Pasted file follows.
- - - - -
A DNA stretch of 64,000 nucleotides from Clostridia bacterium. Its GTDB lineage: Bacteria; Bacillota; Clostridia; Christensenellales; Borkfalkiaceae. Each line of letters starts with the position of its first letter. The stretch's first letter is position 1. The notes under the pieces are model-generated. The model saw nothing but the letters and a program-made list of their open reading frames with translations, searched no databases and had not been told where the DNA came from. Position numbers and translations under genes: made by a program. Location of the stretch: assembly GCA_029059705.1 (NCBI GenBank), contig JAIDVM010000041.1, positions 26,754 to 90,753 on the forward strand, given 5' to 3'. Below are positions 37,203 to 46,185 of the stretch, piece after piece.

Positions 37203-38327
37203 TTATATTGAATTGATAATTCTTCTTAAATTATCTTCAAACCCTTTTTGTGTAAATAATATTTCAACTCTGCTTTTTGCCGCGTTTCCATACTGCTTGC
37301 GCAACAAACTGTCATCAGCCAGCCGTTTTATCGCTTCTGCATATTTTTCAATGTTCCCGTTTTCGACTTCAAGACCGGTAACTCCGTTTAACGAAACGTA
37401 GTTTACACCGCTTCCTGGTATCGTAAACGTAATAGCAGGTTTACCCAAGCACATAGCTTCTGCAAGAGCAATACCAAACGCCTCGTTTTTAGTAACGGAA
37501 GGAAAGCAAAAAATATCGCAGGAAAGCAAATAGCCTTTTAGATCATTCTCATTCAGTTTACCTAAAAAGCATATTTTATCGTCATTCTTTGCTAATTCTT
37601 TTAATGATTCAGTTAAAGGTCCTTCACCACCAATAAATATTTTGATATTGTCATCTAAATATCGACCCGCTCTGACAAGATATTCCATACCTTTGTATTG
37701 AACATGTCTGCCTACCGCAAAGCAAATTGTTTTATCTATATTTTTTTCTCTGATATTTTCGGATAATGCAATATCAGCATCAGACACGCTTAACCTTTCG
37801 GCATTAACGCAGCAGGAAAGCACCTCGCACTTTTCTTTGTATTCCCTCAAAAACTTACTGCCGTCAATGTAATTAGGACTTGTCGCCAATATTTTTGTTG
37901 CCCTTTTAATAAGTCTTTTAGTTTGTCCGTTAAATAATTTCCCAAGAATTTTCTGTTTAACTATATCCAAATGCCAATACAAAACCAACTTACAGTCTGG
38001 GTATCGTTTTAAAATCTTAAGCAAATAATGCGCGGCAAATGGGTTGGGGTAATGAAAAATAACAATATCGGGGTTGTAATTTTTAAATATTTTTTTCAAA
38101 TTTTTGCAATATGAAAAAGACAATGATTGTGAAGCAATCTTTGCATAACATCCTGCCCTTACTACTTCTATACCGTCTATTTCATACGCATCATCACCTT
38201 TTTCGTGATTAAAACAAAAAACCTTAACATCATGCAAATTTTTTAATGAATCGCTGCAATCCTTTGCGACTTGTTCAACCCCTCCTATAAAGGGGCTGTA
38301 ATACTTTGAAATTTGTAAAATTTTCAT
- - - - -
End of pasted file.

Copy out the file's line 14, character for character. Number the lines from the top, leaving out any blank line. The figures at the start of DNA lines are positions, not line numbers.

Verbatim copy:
38301 ATACTTTGAAATTTGTAAAATTTTCAT